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Costs of end of life care for patients who have advanced heart failure (HF) are increasing. There is a perception that many of these patients receive aggressive treatments near the end of life. However, actual patterns of care are unclear. In this article we describe the use of life-sustaining treatments and the timing of goals of care discussions during patients' terminal admission for HF. We conducted a single-centre retrospective cohort study of patients aged 18 years or older with a most responsible discharge diagnosis of HF who died between April 2012 and December 2013. We identified 133 eligible decedents of whom 67 (50%) received some form of life-sustaining treatment, although only 14 (11%) received cardiopulmonary resuscitation (CPR). The first documented orders for scope of treatment were: CPR for 39 (29%), active medical treatment with no CPR for 81 (61%), and comfort care with no CPR for 11 (8%) patients. The last documented orders were for comfort care in 85 (64%) patients. There were 28 (21%) patients who received palliative care consultation. Median time between palliative care consultation and death was 6 days and between orders for comfort care and death was 24 hours. In contrast to the high mortality risk of our study cohort, palliative care consultation was often absent or in the final days of life, with orders for comfort-oriented care being written only 24 hours before death, suggesting there remain opportunities for earlier integration of palliative and goal-directed approaches to therapy for patients who have advanced HF.
Caring for a child in hospital who is approaching death, in the terminal phase, requires a focus on caring for the physical, emotional, and spiritual needs of the child and family. Health professionals caring for these children and families may need to shift their focus from a treatment-focused approach aimed at cure or maintaining life to a comfort-focused approach. The Comfort Care Case (CCC) is a collection of resources designed for use in hospital to ease suffering and facilitate comfort within a pediatric end-of-life (EOL) context. The resources are intended to support the child, the family, and the health professionals involved in EOL care. This article describes the development, implementation, and education associated with the CCC in a tertiary pediatric hospital.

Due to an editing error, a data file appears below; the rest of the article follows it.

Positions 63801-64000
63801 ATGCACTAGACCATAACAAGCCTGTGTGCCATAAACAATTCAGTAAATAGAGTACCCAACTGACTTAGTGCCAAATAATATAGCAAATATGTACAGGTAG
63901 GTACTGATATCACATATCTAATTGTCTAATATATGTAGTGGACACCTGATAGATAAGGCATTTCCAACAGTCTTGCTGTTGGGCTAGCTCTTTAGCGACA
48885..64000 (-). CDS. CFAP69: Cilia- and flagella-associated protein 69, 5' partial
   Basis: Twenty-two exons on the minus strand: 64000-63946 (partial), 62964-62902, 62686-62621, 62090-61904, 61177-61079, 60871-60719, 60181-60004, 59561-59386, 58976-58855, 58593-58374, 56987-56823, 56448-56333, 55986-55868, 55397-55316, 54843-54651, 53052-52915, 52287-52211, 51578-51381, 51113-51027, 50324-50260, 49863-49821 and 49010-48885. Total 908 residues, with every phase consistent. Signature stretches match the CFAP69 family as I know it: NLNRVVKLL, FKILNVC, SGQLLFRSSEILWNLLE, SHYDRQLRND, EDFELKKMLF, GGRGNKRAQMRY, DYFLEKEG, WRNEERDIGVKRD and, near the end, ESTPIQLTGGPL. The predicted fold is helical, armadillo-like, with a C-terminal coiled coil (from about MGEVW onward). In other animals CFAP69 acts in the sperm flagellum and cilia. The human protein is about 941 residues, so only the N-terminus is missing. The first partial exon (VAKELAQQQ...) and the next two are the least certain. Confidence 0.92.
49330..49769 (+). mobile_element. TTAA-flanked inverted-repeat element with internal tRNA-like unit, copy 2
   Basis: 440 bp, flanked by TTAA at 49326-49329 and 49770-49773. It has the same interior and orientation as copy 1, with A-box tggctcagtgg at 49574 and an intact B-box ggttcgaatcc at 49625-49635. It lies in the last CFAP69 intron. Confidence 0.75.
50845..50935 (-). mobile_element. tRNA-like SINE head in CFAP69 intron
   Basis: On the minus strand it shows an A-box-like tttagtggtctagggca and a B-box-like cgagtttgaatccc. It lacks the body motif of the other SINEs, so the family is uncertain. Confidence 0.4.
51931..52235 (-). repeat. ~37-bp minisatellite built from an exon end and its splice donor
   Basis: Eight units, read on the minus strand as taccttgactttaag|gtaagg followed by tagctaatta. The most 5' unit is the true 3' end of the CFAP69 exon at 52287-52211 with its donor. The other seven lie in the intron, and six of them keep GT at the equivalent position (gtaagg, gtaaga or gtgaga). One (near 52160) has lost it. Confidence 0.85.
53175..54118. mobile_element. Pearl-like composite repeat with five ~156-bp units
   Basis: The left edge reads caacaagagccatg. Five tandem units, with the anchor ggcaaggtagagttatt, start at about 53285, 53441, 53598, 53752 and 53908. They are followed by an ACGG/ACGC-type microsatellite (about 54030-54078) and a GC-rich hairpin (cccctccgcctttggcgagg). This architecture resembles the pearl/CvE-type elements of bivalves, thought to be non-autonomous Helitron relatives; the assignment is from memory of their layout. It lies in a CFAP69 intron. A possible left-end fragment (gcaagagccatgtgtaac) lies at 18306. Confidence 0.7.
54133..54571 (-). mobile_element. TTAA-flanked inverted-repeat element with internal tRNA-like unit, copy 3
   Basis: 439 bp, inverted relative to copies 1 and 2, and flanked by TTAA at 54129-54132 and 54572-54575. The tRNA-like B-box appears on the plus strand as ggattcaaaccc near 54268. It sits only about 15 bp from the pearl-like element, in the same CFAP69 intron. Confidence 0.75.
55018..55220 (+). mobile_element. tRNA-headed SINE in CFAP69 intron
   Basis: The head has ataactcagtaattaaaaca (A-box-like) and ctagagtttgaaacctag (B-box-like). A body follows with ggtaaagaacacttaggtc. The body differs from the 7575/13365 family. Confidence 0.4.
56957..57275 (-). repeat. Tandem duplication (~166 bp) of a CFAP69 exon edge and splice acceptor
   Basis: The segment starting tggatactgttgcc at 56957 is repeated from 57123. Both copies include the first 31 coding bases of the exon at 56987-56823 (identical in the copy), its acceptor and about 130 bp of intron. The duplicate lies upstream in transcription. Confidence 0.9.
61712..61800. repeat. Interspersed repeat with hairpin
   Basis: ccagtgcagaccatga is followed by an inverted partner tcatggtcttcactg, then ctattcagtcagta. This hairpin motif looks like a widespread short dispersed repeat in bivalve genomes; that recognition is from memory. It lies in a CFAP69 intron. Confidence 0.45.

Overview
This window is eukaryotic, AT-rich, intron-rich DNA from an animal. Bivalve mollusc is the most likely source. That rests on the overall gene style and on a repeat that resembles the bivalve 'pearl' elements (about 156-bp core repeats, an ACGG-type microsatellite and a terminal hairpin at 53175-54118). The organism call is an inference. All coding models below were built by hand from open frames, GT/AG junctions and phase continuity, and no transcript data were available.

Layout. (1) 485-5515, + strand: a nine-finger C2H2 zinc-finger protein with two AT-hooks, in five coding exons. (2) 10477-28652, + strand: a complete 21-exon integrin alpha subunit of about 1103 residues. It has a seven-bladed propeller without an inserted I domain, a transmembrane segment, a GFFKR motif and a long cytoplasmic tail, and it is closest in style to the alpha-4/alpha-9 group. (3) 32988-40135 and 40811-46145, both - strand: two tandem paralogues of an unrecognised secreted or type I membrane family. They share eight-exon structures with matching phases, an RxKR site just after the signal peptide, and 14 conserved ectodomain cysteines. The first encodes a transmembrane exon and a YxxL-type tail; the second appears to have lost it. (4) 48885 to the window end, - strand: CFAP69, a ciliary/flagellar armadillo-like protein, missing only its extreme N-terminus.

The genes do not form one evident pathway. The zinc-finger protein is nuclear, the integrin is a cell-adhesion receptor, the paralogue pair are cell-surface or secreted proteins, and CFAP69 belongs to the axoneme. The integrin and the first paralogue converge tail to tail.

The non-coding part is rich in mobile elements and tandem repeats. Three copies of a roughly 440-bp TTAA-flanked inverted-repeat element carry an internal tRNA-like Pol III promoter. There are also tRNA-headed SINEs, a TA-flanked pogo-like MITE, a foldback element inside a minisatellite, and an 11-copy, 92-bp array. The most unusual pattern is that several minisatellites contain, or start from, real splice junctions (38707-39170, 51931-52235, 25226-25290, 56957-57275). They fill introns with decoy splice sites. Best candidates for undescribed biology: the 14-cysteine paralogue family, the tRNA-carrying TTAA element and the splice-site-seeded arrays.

Guided imagery (GI) is a nonpharmacological intervention that is increasingly implemented in different clinical contexts. However, there have been no studies on the effect of GI on the comfort of inpatients of palliative care (PC) units. Therefore, the aim of this study was to evaluate the effects of GI on the comfort of patients in PC. A 1-group, pretest-posttest, pre-experimental design was used to measure differences in heart rate, respiratory rate, pain, and comfort in patients (n = 26) before and after a 2-session GI program. The intervention featuring GI increased comfort, measured by an Abbreviated Holistic Comfort Scale and the visual analog comfort scale (P < .001), and decreased heart rate (P < .001), respiratory rate (P < .001), and pain, as measured by the (numerical) visual analog pain scale (P < .001). This study demonstrates that the use of an intervention featuring GI increases the comfort of oncology patients admitted to a PC unit. The use of GI by nurses is inexpensive, straightforward to implement, and readily available and may result in the provision of comfort care.
This article describes the author's program of clinical research focused on assessment and treatment of respiratory distress among critically ill patients at the end of life. Dyspnea is a subjective experience of breathing discomfort that occurs in the presence of cardiopulmonary and neuromuscular diseases. Dyspnea is one of the most common and most distressing symptoms experienced by critically ill patients. Many critically ill patients, particularly those not expected to survive, become cognitively impaired or unconscious and lose the ability to report symptoms, although dyspnea can be known only from a patient's report. When self-reporting ability is lost, the critical care nurse must rely on signs indicative of a patient's respiratory distress. The critically ill patient unable to self-report is vulnerable to under-recognition of symptom distress and subsequent over-treatment or undertreatment. When the patient is dying, there is only 1 chance to optimize the assessment and treatment of symptoms.
AIMS AND OBJECTIVES: To investigate challenges nurses face when providing care for oncology patients transitioning from curative to palliative care and to identify educational and support opportunities for nurses.
BACKGROUND: Communicating with oncology patients/families transitioning from curative treatments to care focused on comfort can be problematic for a variety of reasons. Research suggests discrepancies exist between physicians' and patients' perceptions of probable length of life. These disconnects can deepen suffering. Oncology and palliative care nurses are well positioned to facilitate this transition. However, they receive little formal instruction regarding these complex scenarios beyond what occurs through on-the-job training.
METHODS: Twenty-eight nurses working in oncology (n = 14) and palliative care (n = 14) settings participated. The constant comparative method was used to analyse the data.